LOCATED on the edge of the O’Connor Ridge nature reserve, David and Lainie Shorthouse have created a garden that’s productive year-round and a beautiful place to be.
The house is surrounded by an ornamental grapevine that cools the couple’s home in summer and lets in light in winter, and is the first example of their aim to “tread lightly on the planet”.
The 1800sqm garden on Dryandra Street, Lyneham, will be open to the public for the first time as part of Open Gardens Australia on the weekend of October 12-13.
“We bought the house because of the size of the block – we wanted to be able to grow more of our own produce,” says David.
With seven chooks, a huge veggie patch growing peas, broad beans, potatoes, onions, tomatoes, rhubarb, asparagus, lettuce, carrots, beetroot, garlic and more, David says they’re pretty much self-sufficient for half the year, as they freeze, bottle and preserve what they can for leaner times.
There is also a productive orchard, with apricots, peaches, plums, apple, kiwi fruit and nectarines, and a separate area for berries.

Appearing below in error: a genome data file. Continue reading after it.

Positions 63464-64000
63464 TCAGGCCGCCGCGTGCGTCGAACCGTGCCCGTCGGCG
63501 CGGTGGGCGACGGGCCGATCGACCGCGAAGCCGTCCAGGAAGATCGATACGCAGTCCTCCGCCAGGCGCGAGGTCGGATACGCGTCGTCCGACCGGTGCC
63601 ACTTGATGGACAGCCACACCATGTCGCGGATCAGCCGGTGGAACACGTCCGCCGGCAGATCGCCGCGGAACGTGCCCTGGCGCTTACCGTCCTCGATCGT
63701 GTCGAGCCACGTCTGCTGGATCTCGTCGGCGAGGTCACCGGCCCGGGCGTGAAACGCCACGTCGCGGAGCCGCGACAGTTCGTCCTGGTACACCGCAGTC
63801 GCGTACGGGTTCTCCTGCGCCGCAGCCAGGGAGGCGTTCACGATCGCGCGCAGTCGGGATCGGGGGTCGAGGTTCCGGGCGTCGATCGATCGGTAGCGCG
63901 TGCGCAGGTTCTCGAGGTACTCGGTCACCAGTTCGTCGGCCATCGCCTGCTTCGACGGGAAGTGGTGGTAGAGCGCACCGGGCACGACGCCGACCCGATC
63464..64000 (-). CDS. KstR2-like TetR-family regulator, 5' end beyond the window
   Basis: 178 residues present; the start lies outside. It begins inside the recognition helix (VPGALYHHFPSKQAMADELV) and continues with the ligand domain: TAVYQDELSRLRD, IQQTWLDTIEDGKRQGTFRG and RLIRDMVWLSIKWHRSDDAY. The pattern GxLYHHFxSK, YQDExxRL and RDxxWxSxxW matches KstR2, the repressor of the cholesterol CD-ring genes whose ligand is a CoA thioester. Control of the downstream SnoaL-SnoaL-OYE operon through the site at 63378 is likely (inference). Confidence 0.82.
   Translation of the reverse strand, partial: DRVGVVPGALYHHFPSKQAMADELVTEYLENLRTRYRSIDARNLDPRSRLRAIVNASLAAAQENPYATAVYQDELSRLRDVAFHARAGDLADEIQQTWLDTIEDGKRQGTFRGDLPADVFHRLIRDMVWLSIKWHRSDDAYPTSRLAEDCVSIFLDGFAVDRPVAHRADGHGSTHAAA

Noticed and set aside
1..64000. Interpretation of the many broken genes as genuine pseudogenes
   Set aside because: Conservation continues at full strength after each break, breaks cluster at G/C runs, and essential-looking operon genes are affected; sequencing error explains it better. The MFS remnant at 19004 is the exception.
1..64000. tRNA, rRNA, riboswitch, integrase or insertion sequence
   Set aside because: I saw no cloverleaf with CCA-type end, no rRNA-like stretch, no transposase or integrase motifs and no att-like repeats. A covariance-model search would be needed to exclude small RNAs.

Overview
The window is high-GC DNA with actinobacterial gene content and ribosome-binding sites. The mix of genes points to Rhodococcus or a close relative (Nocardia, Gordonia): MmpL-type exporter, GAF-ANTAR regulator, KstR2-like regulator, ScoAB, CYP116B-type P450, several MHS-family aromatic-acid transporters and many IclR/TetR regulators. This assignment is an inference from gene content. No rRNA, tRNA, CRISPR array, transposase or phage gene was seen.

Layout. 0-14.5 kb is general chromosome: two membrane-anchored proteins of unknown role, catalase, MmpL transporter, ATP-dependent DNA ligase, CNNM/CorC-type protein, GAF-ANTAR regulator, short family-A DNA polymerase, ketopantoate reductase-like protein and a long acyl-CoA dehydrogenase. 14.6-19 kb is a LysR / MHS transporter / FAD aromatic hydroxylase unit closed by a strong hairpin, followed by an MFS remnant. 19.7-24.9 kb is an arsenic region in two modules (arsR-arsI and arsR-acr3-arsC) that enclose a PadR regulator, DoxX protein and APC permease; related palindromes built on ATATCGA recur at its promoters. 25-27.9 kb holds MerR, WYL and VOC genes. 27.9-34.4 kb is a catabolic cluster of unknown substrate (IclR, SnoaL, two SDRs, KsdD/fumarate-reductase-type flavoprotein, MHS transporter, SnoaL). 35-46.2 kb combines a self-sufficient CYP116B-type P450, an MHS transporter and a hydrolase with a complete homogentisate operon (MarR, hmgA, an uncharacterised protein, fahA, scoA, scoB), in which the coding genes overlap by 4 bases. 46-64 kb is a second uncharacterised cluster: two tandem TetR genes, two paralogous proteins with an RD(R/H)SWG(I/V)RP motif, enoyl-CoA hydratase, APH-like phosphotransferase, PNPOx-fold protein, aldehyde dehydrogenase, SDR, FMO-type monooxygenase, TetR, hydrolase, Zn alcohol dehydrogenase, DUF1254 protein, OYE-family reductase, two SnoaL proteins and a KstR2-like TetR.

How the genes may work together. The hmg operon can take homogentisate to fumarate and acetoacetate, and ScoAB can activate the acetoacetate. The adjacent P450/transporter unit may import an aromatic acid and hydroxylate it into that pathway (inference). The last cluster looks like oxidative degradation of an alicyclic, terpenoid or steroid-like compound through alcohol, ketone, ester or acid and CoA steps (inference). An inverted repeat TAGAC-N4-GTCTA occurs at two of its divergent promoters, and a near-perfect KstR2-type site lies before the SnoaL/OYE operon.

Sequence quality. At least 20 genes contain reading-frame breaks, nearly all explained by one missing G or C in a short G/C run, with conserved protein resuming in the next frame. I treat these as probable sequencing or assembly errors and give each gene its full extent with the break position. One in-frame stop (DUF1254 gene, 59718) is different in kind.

“We’ve been trying specialist food plants like saffron, goji berries, pomegranate and blueberries, with mixed success,” says David cheerfully. “It’s bitsy, but a lot of fun, and we like to give everything a try.”
The front garden is largely natives, with winding paths and beds of exotic and native shrubs, grasses and groundcovers creating a palette of contrasting colours, textures and forms.
It’s also a very lush, peaceful space, where kangaroos wander over from the reserve and a variety of birdlife come to play – and sometimes help themselves to blossom, wisteria flowers and fruit.
“The garden was pretty bare when we moved in 30 years ago, and we’ve never had any help, except for the kids – it’s just the two of us and it does take a lot of time,” says David.
“We’re a bit like farmers; we can’t go away at certain times of the year because we have to be here to work on the garden.
“But gardening has been a lifelong love for us both. And if you love it, it’s great.”
Lainie says they generally cook and eat what’s in season in the garden.
“We enjoy having a knowledge and understanding of where our food comes from,” she says.
“Planting, harvesting and preserving are skills that are often lost in the community, but I find gardening very therapeutic; you don’t think about anything other than what you’re doing.”
The garden at 266 Dryandra Street, Lyneham, will be open on Saturday, October 12 and Sunday, October 13, 10am-4pm. Adults $7, children under 18 are free. Funds raised will go to the Open Garden Scheme and Quaker Service Australia. There will be teas and plants for sale. More information at opengarden.org.au.